Living the Impossible

Have you ever been surprised and startled by experiencing something that you never thought was possible? I know I have. Do you recall what it was like living the impossible – wondering if it were real or simply a dream from which you would awaken.

Thinking about John’s description of the evening of the resurrection that, it seems to me, would describe the emotional atmosphere in the upper room on the night he described. Recall that the women returned that morning and told of their experience at the tomb – not finding Jesus’ body there – which had not been believed by the men hiding in fear in the Upper Room. Shortly after dark the followers from Emmaus arrived breathless telling of their encounter with the stranger on the road – and how he was became known to them as Jesus in the breaking for the bread. And now in this closed room with its locked doors Jesus appears among them. He speaks peace to them. He then tells them they are sent as he was sent. And then in an act reminiscent of the creation story in Genesis breaths on them saying to them they are receiving the gift of the Spirit.

Is it any wonder that Thomas who was not there for all this comes back to friends who are very different, no longer bound by fear of arrest & death. They want Thomas to believe the impossible and he is just not able to. I’m sure he wants to. Who would not want to? The impossible is that beloved friend had died, but death did not have the last word.

Thomas was not able to make that fantastic leap without experiencing something akin to what they experienced. And a week later Thomas has his own experience – not a copy of theirs – and comes to his own realization and understanding. The story of their experience by these others opened Thomas to be able to have his experience of the power of God seen in Jesus.

This leaves us with the question of what has been our experience that leads us to active faith, fellowship, service and mission? It is an important question because if we expect to have someone else’s experience or some sort of cookie cutter experience that has been established as the “way” to see and believe, we shall be most disappointed. Each of us experiences of God with us and within us is manifested differently.

For example, Nancy and I walk & pray labyrinths. Nancy often has what might be called a spiritual or mystical experience while praying a labyrinth. I on the other hand have a quiet walk and some prayer time. On my part I find God in community, in sharing the stories and pilgrimage of life – mine and others; in what might seem to others as odd and brief moments of recognition.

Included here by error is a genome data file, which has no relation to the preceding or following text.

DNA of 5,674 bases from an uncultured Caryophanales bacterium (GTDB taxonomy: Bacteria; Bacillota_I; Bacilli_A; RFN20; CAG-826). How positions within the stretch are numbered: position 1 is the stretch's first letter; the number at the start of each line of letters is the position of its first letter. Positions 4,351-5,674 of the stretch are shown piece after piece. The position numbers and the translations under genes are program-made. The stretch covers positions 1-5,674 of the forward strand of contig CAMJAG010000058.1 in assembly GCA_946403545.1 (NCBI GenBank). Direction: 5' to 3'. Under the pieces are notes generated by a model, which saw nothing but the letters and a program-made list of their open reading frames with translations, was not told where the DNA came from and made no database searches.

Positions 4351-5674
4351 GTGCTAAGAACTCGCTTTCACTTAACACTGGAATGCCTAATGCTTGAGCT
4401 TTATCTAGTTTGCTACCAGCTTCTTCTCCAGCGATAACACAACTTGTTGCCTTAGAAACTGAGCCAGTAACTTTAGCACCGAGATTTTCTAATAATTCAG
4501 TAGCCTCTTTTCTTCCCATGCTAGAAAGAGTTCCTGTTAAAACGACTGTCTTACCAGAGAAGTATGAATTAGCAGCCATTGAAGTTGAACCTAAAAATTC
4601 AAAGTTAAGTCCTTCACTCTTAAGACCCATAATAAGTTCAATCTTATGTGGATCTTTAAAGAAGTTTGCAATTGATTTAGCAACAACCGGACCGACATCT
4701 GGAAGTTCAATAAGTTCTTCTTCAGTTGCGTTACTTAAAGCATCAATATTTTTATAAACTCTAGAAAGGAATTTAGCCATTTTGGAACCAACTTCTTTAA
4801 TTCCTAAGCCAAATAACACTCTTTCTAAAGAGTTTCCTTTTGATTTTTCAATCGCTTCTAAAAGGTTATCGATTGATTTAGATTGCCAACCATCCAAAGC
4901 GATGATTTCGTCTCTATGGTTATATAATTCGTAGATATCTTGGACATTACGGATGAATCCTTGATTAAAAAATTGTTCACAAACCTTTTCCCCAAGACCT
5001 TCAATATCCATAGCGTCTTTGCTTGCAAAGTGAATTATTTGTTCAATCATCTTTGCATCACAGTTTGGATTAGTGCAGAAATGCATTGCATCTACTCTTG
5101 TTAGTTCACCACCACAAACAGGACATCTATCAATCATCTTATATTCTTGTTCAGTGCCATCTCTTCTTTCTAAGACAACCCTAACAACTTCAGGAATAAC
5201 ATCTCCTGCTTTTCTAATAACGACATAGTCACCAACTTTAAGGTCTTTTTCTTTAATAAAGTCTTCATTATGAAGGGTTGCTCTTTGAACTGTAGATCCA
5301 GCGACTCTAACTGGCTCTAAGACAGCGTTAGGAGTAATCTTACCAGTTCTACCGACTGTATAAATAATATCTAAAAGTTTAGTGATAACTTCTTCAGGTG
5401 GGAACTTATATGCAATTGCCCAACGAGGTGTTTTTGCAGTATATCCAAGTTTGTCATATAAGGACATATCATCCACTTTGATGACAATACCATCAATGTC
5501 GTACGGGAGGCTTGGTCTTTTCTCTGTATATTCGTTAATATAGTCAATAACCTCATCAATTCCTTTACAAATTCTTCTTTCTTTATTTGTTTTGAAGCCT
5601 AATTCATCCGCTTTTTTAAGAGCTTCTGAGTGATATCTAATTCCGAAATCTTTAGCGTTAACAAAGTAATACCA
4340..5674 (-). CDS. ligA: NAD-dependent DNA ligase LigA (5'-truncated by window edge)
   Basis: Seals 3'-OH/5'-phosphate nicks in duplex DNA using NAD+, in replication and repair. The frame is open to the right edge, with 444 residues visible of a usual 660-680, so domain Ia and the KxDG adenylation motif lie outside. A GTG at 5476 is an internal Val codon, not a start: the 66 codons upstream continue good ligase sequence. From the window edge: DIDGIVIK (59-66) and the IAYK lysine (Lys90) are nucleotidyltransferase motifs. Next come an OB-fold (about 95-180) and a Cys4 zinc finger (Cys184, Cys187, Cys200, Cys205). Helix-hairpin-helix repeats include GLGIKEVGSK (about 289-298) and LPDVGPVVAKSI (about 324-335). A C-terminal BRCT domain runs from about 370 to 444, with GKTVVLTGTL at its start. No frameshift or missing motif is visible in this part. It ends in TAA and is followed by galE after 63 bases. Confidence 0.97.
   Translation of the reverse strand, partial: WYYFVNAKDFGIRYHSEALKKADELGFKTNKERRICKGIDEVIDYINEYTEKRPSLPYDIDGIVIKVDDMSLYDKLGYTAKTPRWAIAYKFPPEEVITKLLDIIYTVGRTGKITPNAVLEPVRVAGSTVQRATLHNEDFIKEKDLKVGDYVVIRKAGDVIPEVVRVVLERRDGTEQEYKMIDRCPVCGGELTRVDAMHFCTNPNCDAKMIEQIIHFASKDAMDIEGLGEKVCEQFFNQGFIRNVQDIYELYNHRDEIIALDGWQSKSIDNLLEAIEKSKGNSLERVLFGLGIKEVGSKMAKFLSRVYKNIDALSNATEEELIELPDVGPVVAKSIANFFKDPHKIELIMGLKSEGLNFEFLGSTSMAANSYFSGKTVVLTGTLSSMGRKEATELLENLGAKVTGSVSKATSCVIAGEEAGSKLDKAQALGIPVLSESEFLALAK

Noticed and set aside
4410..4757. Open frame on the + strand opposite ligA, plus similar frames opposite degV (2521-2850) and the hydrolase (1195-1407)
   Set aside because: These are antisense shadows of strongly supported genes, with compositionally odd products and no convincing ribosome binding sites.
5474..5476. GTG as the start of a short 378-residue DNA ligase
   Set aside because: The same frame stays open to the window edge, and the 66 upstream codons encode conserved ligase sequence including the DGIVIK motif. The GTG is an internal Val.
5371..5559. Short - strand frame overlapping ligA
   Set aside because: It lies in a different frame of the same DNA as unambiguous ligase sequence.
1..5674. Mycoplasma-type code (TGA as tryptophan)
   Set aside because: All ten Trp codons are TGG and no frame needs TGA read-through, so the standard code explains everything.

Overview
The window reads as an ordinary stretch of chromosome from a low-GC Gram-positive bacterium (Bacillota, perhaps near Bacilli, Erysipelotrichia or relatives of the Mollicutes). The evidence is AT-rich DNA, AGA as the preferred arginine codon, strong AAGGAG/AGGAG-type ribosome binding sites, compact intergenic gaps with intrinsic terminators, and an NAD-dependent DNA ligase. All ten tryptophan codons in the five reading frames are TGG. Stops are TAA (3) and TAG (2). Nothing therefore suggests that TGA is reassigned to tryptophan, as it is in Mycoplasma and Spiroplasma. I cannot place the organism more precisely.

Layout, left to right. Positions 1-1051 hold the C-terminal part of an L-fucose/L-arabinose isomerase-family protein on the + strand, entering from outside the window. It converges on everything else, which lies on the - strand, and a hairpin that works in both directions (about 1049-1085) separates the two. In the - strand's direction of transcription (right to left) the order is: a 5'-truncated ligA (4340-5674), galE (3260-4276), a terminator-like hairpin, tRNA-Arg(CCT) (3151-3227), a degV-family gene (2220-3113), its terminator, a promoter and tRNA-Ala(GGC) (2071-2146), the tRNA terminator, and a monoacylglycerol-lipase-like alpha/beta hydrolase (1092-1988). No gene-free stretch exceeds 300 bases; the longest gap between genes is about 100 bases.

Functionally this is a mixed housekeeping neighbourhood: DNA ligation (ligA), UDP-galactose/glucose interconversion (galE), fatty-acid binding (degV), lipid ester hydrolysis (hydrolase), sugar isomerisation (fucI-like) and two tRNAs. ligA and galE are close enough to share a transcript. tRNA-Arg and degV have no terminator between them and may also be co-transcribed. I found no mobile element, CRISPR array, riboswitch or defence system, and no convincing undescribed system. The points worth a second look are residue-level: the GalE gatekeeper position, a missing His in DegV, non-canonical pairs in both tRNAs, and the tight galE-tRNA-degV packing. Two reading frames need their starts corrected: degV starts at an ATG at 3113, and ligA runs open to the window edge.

For me the sacramental life of the church is an important touch stone. Before we enter the church for worship each Sunday we have a prayer among the participants. My favorite prayer ( and now the one I use almost exclusively, ends with “and be known to US in the breaking of bread.” For me communion is a significant moment of recognition of God active and present in my life.

Yet I know that for many others God’s presence is seen primarily in nature; or is felt in contemplative prayer; or in Avast array of other personally meaningful ways. So this story of Thomas is not a condemnation of Thomas as a doubter nor of an oddball who can’t believe the obvious – but rather it reminds us we each need to and are able to have our own experience of the power of God in a way that is personally meaningful to us.

This shows the importance of answering the question within ourselves “where it is that I am able to or surprised by catch a glimpse of God in my life?”

Once we identify that compassionate presence what is our response? Do we see it as a commissioning to do something? Peter appearing before the temple authorities whom he had formerly feared (Acts 5:27 and following) obviously felt it imperative that he share his story. In doing that he help others be open to their experience by his sharing what he had seen and heard – as a witness to the events.

We also need to recognize that Jesus appearance among them was frightening and scary for his friends and followers there. But once Jesus shared his peace with them – and they recognize it was Jesus – the fear was changed to gladness and a measure of peace was found.

Thomas has his experience and moves to a new understandings of life, and new priorities for his life. Legend tells us that Thomas like the other apostles traveled far sharing their experience of Jesus. Thomas it is believed traveled as far as Tamil Nadu in present day India. He is believed to be what is now the Mar Thoma Church in India.

His legacy is to assure us that questions and doubts are not antithetical to faith. According to author Frederick Buechner Doubts and questions “are the ants in the pants of faith” causing us to grow and change our understandings and actions as followers of Jesus.